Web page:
Mimir Kristjson wrote an amusing biography of him John Michelet. The book presents a diverse profile of the author, journalist, editor, and political agitator.
What a man John Michelet was! What a fool! What a generous and warm person! But what a cliché! And for the ability to work!
Contrasts abound, and Christianson’s show is both admirable and counterproductive.
At the bottom is a really inspiring story about perseverance and the ability to complete.
The political project was central to most of what Michelet did. The autobiography paints the picture of an idealistic and generous man with a burning desire to correct the injustice of the world.
Until the mid-1980s, Michelet donated a large portion of the proceeds from his bestselling books to the AKP (ml). Many of the activities in which Michelet has long been involved have been linked to this influential and peculiar political environment since 2021.
Michelet participated in the Klassecampen newspaper first as a journalist, and later as a controversial editor. He worked for the publishing house Oktober and shared an office with Tronsmo bokhandel.
The reader gets an insight into the initial stage of what later became important institutions in Norwegian cultural and social life.
Filling with mir and Michelet
The resume contains some blind spots. Christianson shares Michelet’s basic political views and can sometimes put more distance.
It’s thought-provoking, for example, that Michelet spends so much time fighting for a better world, but apparently does little to address her marital problems or her anger.
Michelet’s alcohol consumption causes an astonishing number of chairs and wine glasses to be thrown between the walls, Painful and painful quarrelsSmooth dungeon, cry, fight and prison. Here an abyss not always found in Christianson’s text is revealed.
On the one hand, one could say that Christianson avoids moral preaching. The reader can make his own decision. But isn’t this an unused opportunity to delve into the pain points in Michelet’s life?
On April 9 this year, Kristjánsson published an article in Morgenbladet About the “brother of wine” and the pleasures of wine. The perspective is “prevalent” in Norway, but I’m wondering if this obvious connection to alcohol stands in the way of another critical level in the biography?
Christianson mentions in the epilogue that Michelet is the only source for many of the stories, at the same time he states that Michelet is not always a reliable narrator. It may seem as though Christianson still goes a long way to empathize with him in many of the more problematic episodes.
When John Michelet was arrested for drunk driving in 1982, the explanation was that he had retaliated: A group of police officers were jealous of the author’s success with a group of female student teachers in the bar of a high-mountain hotel. Once again, Michelet becomes a victim of «class action‘” writes Christianson.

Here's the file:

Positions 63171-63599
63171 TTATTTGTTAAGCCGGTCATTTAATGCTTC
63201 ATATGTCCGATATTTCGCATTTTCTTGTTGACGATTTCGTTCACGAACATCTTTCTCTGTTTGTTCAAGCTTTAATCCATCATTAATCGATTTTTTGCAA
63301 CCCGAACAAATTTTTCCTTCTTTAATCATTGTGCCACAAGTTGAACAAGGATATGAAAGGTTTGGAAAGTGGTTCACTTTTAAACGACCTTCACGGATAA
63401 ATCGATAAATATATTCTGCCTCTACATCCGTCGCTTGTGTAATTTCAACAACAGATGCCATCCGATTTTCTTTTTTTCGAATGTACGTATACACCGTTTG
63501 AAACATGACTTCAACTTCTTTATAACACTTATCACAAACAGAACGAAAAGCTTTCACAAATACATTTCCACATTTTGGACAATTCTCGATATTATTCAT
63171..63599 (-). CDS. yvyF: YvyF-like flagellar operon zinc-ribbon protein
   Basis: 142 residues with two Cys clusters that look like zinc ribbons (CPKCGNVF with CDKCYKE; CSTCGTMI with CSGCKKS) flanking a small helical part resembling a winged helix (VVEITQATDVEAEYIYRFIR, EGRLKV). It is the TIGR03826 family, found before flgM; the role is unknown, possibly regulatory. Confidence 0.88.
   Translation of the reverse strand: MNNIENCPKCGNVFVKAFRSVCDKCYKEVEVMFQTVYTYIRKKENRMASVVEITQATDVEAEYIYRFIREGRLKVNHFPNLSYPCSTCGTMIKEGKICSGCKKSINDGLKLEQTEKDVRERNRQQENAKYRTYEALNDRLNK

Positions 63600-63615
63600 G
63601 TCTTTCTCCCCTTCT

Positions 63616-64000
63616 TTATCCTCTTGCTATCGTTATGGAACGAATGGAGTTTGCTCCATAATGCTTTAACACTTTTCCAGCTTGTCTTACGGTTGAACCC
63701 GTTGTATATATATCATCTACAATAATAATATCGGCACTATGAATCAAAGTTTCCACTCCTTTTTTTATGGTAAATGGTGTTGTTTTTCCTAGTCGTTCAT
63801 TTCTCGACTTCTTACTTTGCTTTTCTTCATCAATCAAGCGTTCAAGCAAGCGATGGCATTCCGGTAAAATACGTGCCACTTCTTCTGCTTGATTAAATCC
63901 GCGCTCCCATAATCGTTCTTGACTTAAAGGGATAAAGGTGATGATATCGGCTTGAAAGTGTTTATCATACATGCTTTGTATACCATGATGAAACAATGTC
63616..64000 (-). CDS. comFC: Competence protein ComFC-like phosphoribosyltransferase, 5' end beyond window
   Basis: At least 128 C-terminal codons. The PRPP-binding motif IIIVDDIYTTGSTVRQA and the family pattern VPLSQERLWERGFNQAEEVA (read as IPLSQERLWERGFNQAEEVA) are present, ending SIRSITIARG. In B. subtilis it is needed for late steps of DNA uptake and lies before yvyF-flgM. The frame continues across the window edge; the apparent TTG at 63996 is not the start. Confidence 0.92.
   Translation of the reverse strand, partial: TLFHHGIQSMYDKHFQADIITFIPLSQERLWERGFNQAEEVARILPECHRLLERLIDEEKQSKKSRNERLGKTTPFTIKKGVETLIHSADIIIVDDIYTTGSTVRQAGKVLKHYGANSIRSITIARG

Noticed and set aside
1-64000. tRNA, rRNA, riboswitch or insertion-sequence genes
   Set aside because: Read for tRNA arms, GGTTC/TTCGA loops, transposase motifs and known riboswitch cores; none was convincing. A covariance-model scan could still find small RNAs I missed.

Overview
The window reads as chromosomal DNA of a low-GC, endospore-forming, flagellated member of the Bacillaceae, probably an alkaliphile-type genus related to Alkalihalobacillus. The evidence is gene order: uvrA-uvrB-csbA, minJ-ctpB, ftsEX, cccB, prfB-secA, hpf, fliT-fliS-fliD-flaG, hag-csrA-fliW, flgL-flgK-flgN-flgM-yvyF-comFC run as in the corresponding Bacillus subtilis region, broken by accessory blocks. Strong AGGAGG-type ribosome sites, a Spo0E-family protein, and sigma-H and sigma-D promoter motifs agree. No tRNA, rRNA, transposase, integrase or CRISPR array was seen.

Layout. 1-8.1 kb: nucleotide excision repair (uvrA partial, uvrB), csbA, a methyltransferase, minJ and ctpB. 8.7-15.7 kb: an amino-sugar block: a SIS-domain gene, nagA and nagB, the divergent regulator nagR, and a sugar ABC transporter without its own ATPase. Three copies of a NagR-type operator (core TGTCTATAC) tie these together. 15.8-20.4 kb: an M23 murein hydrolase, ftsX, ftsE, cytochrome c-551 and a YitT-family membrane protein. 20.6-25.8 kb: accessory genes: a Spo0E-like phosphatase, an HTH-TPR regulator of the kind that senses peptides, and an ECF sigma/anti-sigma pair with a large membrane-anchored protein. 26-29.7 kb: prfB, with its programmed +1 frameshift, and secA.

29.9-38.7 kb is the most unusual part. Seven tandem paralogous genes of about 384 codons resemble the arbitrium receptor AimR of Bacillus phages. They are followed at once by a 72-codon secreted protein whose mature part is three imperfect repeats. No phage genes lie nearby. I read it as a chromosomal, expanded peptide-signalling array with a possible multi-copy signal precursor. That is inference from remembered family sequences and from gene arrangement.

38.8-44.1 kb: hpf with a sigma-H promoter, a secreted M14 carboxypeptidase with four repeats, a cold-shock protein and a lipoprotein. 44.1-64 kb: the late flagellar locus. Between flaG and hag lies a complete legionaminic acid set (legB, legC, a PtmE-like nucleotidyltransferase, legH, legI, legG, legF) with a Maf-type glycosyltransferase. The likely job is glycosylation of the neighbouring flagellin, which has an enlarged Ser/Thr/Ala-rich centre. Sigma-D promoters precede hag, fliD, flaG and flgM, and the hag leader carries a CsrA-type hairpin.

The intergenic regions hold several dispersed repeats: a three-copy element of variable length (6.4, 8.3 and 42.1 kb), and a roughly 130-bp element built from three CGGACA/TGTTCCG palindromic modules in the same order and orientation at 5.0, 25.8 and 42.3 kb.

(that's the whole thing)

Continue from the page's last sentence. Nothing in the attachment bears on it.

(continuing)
This is probably a sarcastic comment, but it’s not too good to say. At the risk of appearing plausible, the undersigned think it’s a good idea to get caught. But then I might think I’m morally greater than Christson.
Michelets Six volumes of work on sailors of war It is the common thread in the autobiography, and Christianson disposes of the material well. Right from the opening scene where the young helmsman sits in the cabin and decides to become a writer, so that later, with varying degrees of success, he tries to write about Norwegian sailors.
Michelet writes other books, gets drunk, and avoids the big task. Only at the end of his life does it begin. To complete her life’s work, Michelet must become more humble and focused. The alcohol must be put away, and Michelet finishes writing the last volume on her deathbed.
That’s the kind of story most classic Hollywood movies are based on, a true “hero’s journey,” enough to make goosebumps.
I would have loved to have seen this as a feature film with the Christianson play at the bottom. Perhaps with Nicolai Cleve Broch as Michelet and Tobias Santelmann as Dag Solstad, Michelet’s close friend and the cunning character of Loki in the Kristjánsson production.
will you stay
Through the six novels about sailors of war, Michelet breathed new life into writing.
One can still ask oneself what remains of Michelet’s books. Crime books about Thygesen are central to the history of crime in the Nordic countries, and as part of the war settlement, the War Sailor Books meant a huge amount to many people.
However, I don’t think new generations of readers will take Michelet’s books on the beach or the Easter mountains in 40-50 years, except perhaps for the football books he wrote with Dag Solstad.
In addition, narrative prose is heavy with information. This does not underestimate Michelet.
Most of the written words have been forgotten. But John Michelet’s life was very memorable and his biography is definitely worth reading.
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Further reading is recommended:
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